Iowa football has one of the most difficult schedules in the country in 2020, and at least one analyst ranks them has having a tougher slate of games than any other program in the upcoming season. With a loaded schedule in one of the nation’s most difficult conferences and a non-conference matchup against a resurgent Iowa State team, it’s tough to look at Iowa’s upcoming contests and find many guaranteed wins.
The Hawkeyes definitely do not need to do anything to make their schedule more difficult in 2020, but what about in future years? The Hawkeyes have their schedules set through the 2024 season, but might there be opportunities down the road for Iowa to schedule games against comparable opponents which could draw some national interest and raise a contending team’s profile early in the season? There are certainly downsides to scheduling difficult non-conference opponents but, as a fan, isn’t it honestly easier to get pumped for a non-conference game against Pittsburgh or Arizona than a game against South Dakota State or any directional Michigan school?
Iowa’s scheduling practices are not likely to change anytime soon for better or worse. A nine-game conference schedule and an annual rivalry game against ISU gives Iowa every incentive to schedule the rest of it’s non-conference schedule conservatively. If it ever wants to change that, here are some suggestions of where to start.
Notre Dame: Iowa hasn’t faced off against the Golden Domers since 1968, but the two teams have played several momentous games over their 24-game series. Iowa’s first matchup against Notre Dame came in 1921 when the Hawkeyes’ 10-7 victory helped spark an undefeated national championship season, and their next game was decided by a Nile Kinnick touchdown which secured an upset victory over the #3 Fighting Irish. After the 1939 contest, Iowa and Notre Dame met regularly up until 1968, when the 5th-ranked Irish blasted the Hawkeyes 51-28 to give them their 4th straight win in the series.
The Hawkeyes were habitual bottom dwellers when their series against Notre Dame ended, while the Irish were a perennial national championship contender; it didn’t make much sense for the series to continue at that point. But the Iowa and Notre Dame programs are currently in comparable spots having won the same number of games over the past five seasons (47), and while Notre Dame can boast a national recruiting profile and a recent appearance in the college football playoff, the two schools would be able to provide an even match for one another in most years.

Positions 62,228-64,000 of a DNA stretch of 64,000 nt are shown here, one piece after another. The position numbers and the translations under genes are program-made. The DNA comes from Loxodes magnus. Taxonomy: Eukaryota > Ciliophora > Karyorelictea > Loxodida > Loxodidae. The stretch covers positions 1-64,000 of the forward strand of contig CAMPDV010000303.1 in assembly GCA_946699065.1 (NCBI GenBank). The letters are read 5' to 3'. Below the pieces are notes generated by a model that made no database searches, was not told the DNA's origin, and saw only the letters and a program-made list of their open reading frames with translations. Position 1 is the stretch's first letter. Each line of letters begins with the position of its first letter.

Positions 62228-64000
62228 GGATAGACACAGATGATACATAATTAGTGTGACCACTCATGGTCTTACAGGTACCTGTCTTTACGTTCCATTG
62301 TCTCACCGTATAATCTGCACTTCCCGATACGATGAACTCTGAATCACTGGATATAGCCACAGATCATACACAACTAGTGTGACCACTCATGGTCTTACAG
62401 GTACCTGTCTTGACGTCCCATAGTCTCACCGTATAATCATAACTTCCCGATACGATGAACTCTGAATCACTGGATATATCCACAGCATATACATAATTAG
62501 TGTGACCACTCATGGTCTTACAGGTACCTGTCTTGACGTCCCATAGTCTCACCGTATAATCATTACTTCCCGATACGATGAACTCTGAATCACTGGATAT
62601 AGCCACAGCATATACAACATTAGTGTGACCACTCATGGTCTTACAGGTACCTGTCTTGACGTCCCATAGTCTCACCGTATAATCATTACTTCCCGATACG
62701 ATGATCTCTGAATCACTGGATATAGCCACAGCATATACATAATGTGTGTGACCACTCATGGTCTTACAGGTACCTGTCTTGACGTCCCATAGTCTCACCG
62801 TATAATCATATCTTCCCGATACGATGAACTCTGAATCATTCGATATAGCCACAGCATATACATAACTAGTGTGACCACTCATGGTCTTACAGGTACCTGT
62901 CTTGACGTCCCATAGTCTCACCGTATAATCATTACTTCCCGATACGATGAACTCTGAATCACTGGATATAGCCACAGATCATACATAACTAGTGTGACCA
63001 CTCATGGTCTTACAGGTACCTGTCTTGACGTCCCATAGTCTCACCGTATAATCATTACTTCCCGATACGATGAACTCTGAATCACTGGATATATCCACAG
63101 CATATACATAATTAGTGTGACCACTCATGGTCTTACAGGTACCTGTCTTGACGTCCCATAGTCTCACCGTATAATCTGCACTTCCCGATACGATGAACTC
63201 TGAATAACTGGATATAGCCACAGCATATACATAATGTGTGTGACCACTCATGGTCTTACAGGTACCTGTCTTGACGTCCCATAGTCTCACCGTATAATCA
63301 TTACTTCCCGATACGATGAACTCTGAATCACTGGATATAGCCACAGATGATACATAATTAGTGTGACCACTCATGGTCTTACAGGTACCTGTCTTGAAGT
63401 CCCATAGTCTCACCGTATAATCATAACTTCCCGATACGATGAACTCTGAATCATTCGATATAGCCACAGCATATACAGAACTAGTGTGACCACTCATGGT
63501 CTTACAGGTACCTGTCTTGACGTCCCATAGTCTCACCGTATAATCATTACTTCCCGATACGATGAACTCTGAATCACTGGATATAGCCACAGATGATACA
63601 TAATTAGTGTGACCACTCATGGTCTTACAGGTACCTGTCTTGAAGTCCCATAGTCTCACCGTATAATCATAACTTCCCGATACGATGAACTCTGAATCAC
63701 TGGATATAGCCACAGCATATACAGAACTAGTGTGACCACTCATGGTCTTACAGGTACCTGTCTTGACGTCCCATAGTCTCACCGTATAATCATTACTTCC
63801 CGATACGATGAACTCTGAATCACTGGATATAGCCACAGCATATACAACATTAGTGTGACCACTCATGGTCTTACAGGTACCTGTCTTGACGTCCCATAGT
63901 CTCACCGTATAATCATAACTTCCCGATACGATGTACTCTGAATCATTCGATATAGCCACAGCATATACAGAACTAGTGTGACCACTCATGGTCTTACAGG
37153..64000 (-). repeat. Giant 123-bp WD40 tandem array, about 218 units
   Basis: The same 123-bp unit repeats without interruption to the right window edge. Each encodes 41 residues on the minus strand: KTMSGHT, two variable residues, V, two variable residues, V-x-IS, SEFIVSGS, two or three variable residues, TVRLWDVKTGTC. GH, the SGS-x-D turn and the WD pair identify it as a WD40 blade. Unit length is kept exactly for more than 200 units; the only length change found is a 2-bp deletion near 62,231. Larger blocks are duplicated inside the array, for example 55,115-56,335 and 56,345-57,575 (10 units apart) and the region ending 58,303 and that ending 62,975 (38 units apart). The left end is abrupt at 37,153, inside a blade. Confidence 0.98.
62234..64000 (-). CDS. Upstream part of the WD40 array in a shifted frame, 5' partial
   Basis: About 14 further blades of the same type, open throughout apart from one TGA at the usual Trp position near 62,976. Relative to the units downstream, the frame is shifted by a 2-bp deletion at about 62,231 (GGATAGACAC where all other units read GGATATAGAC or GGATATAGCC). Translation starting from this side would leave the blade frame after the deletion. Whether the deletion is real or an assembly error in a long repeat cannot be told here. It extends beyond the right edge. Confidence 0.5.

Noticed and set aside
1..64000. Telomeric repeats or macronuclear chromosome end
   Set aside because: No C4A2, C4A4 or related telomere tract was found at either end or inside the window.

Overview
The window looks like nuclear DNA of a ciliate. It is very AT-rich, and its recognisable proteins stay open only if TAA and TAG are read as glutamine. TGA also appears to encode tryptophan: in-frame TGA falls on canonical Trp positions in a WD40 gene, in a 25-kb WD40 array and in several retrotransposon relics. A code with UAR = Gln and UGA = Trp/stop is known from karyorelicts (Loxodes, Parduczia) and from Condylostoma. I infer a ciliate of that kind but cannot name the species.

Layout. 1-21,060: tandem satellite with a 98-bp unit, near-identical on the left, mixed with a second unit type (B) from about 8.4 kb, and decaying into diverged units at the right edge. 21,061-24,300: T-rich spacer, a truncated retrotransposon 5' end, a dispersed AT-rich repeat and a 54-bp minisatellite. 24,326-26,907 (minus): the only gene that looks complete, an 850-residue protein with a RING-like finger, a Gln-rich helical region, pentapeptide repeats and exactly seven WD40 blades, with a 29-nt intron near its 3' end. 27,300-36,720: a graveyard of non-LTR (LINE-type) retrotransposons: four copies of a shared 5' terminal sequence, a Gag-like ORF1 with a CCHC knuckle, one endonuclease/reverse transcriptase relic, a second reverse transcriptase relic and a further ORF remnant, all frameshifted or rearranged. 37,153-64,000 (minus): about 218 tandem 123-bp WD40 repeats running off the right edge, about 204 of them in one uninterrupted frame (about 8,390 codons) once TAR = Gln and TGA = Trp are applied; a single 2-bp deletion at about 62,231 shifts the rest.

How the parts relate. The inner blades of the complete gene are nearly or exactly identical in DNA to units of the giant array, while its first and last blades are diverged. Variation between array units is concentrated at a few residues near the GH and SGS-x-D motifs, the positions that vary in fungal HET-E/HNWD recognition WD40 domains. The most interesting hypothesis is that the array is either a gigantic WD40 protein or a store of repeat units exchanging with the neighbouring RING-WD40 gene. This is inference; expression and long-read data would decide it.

The two programs also have one outstanding score to settle that justifies a resumption of this series, dating back to a 14-14 tie that occurred in their 1953 matchup. Notre Dame managed to find the end zone in the waning seconds of both the first half and the fourth quarter to secure the tie, but Irish coach Frank Leahy deployed an…interesting clock management strategy on these drives, having Notre Dame players fake injuries to stop the clock. Iowa coach Forest Evashevski was famously quoted as saying, “When the Great Scorer comes to write our name, He won’t write whether we won or lost but whether you got robbed at Notre Dame.” Fans of both sides have been robbed of this series for far too long.
UCLA: The Hawkeyes and Bruins have met nine times between 1938-1986, with the Bruins claiming victory in seven of these matches, including their 45-28 win over Iowa in the 1986 Rose Bowl, a loss which still desperately needs to be avenged. But both of Iowa’s wins over UCLA were classics worth remembering as well. Iowa’s 1974 triumph over Dick Vermeil’s 12th-ranked Bruins snapped a 12-game losing streak for the Hawkeyes and was a rare ray of light during the tumultuous 1970s, while the 1981 win over a #6 UCLA team served as one of Hayden Fry’s first signature victories.